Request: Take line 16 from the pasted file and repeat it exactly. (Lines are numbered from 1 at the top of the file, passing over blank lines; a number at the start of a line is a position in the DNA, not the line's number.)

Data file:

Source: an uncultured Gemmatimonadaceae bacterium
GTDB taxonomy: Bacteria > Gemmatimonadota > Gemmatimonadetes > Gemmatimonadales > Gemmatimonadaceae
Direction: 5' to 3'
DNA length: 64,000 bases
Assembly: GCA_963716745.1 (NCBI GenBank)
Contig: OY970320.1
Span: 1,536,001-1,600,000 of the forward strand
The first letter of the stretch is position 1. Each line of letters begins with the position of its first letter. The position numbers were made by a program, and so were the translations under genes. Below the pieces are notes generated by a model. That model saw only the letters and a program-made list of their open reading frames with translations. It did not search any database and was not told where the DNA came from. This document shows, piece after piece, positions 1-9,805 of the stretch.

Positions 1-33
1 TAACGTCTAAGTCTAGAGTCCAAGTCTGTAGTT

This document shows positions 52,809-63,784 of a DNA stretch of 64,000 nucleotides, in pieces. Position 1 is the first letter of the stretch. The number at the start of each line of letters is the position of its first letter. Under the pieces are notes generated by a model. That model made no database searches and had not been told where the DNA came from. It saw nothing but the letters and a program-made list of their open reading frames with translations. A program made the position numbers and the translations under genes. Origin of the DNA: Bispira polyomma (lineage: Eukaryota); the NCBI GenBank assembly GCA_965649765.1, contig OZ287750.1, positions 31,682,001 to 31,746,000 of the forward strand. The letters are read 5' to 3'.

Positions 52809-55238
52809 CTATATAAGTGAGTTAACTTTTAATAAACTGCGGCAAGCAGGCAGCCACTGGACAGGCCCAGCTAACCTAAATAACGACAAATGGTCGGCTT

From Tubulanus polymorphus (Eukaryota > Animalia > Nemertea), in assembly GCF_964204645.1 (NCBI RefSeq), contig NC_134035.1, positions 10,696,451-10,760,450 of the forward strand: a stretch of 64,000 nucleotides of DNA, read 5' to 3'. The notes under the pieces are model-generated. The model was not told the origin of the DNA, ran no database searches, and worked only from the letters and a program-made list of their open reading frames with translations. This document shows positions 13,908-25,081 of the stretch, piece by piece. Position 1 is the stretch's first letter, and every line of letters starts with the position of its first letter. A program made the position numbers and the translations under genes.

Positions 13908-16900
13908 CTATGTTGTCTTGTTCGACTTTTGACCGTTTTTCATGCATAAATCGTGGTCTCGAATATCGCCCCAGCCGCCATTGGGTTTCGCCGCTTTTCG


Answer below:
13908 CTATGTTGTCTTGTTCGACTTTTGACCGTTTTTCATGCATAAATCGTGGTCTCGAATATCGCCCCAGCCGCCATTGGGTTTCGCCGCTTTTCG